AG says end secret clauses

| 06/08/2009

(CNS): When government enters into any kind of contract or deal with the private sector it should seek to avoid any kind of confidentiality agreement and maintain as much openness and transparency as possible to allow public scrutiny of public spending, says Auditor General Dan Duguay. One of the many recommendations he made regarding the government’s post Hurricane Ivan settlement with Cayman General was that government should not have agreed to a confidentiality clause with this deal.

Speaking at the Public Accounts Committee meeting, convened to begin calling witnesses regarding a number of Duguay’s reports for the Legislative Assembly, he noted that the public was not well served on this occasion over the secrecy surrounding this settlement. Duguay had explained in the report that in order to conduct his audit he had obviously breeched the conditions and he indicated that the Public Management and Finance Law (PMFL) entitled him to do so as a function of his office.

However, Duguay raised the concern that, as one of government’s strategic aims is to be more open and transparent, the inclusion of confidentiality clauses is inconsistent with those aims and the principles of the PMFL. Duguay explained that the government made this particular agreement because they believed taking the loss was in the best interests of the country as a whole, and he said the government had an obligation to be accountable for that decision.

As a result of this recommendation, Attorney General Samuel Bulgin was called as a witness in his debut appearance before PAC. Bulgin explained that the confidentiality clause was requested by Cayman General, who had suggested that public exposure of the agreement could undermine any other settlements on claims the firm would make going forward after the deal.

Speaking generally, Bulgin said it was perfectly normal to have confidential agreements. “Any agreement is between two parties and if it is the wish of one party for some sort of confidentiality it is in order for government to agree,” he said. “The presence of the confidentiality clause doesn’t fetter the auditor general, the complaints commissioner or the courts. While the observation is noted, it is not one that should cause the auditor general any anxiety; from time to time we will have them,” Bulgin added.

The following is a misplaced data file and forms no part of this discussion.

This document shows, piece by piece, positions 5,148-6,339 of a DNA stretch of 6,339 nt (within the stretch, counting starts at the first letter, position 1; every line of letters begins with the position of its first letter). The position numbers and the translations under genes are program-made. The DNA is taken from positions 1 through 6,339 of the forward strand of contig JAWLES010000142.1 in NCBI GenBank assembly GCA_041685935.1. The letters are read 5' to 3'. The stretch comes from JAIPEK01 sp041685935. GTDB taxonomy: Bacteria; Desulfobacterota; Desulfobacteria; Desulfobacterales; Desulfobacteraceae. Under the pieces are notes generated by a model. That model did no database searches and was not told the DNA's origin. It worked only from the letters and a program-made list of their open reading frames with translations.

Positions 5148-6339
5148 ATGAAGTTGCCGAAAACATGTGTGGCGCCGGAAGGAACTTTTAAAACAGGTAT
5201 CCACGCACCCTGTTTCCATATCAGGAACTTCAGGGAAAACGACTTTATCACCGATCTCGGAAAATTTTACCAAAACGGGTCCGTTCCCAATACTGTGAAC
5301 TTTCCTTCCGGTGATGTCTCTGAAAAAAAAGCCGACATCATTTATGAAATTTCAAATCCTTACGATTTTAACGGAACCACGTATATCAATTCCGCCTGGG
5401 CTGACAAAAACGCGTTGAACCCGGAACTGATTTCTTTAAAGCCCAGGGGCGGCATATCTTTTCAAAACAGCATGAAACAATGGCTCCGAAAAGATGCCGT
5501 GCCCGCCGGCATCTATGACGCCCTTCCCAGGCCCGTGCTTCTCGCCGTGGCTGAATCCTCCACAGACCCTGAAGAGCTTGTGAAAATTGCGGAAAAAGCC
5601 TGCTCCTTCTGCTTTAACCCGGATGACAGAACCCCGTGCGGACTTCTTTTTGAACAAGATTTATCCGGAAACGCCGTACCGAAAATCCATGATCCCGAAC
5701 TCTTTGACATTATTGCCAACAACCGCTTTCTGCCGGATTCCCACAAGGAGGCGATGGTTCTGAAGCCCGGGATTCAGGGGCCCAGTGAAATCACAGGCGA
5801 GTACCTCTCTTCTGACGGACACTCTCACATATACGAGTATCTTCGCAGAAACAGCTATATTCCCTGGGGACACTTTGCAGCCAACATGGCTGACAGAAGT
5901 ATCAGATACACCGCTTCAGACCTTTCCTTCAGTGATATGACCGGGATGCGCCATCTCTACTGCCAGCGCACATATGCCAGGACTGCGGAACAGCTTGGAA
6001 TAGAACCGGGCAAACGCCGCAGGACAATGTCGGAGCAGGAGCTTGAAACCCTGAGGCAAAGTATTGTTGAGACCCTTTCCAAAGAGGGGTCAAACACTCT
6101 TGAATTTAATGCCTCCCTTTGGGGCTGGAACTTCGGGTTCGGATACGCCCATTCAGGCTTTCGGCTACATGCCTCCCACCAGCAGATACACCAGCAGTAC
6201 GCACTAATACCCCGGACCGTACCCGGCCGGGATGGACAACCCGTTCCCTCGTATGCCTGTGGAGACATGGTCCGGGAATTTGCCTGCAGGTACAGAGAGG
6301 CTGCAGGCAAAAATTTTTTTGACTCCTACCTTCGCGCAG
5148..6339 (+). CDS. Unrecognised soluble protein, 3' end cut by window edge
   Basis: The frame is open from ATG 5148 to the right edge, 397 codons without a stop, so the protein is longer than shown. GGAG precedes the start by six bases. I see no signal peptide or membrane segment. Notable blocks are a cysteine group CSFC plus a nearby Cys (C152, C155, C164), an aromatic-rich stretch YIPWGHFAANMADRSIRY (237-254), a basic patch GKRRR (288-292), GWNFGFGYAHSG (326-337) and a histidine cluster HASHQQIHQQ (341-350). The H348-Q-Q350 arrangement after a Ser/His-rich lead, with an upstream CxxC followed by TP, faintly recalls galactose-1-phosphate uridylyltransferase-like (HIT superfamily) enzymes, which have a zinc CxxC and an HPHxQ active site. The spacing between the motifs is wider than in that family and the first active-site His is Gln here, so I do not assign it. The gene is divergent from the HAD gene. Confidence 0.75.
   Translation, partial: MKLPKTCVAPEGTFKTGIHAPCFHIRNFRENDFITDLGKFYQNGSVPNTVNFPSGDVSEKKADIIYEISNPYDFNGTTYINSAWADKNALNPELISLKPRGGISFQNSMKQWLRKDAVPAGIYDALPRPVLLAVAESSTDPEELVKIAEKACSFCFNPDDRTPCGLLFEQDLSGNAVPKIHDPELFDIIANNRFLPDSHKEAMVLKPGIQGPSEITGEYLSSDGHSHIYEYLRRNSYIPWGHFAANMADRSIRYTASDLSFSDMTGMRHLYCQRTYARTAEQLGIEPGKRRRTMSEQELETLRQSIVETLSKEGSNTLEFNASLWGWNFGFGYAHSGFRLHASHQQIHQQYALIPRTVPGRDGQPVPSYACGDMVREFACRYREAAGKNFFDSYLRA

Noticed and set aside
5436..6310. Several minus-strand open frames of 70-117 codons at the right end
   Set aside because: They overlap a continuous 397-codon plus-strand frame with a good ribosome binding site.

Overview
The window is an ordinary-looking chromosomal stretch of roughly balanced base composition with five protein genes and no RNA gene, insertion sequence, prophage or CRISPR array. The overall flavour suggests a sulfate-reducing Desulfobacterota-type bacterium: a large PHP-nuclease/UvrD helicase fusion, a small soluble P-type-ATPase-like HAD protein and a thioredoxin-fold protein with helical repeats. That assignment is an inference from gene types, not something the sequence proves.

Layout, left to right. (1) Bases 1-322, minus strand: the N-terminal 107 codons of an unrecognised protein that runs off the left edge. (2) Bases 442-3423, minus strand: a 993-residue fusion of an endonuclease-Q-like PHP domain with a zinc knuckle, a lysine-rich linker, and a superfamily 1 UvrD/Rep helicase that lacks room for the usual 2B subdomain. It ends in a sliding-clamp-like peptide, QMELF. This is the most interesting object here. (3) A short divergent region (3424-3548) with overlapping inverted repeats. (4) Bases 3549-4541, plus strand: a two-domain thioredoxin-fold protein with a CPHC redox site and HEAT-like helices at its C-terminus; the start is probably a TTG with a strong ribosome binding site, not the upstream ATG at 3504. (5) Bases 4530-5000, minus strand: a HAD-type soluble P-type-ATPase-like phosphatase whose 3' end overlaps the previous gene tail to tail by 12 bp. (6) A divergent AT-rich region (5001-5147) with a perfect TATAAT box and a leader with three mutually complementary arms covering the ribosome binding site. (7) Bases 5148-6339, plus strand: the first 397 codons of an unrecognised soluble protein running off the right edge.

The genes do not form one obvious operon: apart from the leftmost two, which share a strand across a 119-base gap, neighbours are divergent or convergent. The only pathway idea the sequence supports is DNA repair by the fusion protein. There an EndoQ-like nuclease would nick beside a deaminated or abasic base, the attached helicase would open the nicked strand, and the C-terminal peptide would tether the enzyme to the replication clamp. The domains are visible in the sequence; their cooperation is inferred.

Duguay noted, however, that while he was aware that the clause did not apply to his office it was the wider principle that caused him concern. “Government should not enter into such clauses as a general rule,” he said, explaining that while confidentiality is the norm in business, for government it should be the exception and only in cases of national security. He said the question that needed to be asked here was if the public was better served by the original secrecy of the deal signed in April 2005 or when his report was made public in 2007, and he suggested it was the latter.

Speaking after the PAC meeting, Duguay noted that the public and public finance is always better served when those involved know that the details will be in the public domain and that secrecy surrounding government finances not only leads to unhelpful speculation but usually results in poorer financial management. He said in every case he has ever seen where governments move towards detailed public scrutiny of spending, expenditure and waste is significantly reduced.

It was not clear if the PAC was persuaded to make a general recommendation in their report that government avoid confidentiality clauses in any future deals or agreements it makes with the private sector.

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  1. Jarette says:

    AG must be kidding. UDP in particular does not want secret back room deals come to public domain. These days our politicians believe they are dealing with their grand mother’s inheritance does not want anyone to know about it. Luckily we still have an Auditor General coming fromoutside Cayman and not afiliated with UDP/PPM.  This is not the case with some other official members.


  2. Anonymous says:

    To Anonymous at 11:09…

    We can only hope.

  3. Anonymous says:

    The recommendation to do away with confidentiality clauses and other arrangements which provide for elected officials to operate in secrecy is dangerous. Before anyone says that this is a good idea, they should understand that without such provisions a large part of the present income of some politicians might be threatened. I suspect that without backroom deals done in secret, at least half of these politicians would not stay in politics and it is a sure thing that their cronies who expect contracts and other favours after elections would fade away. Further, aspiring young politicians motivated by avarice might choose other occupations like loan sharking. Is that really the future we want for Cayman?

    • Anonymous says:

      This recommendation perhaps explains why the PPM didn’t want to have the hearings while they were in office.

      Its good to see that – other than fancy language – the AG actually has a few recommendations worth considering.

  4. Anon says:

    Yup, well said – openness and accountability should always be the case when it comes to matters of the public purse (government spending), and it’d be nice to see much more of it here 🙂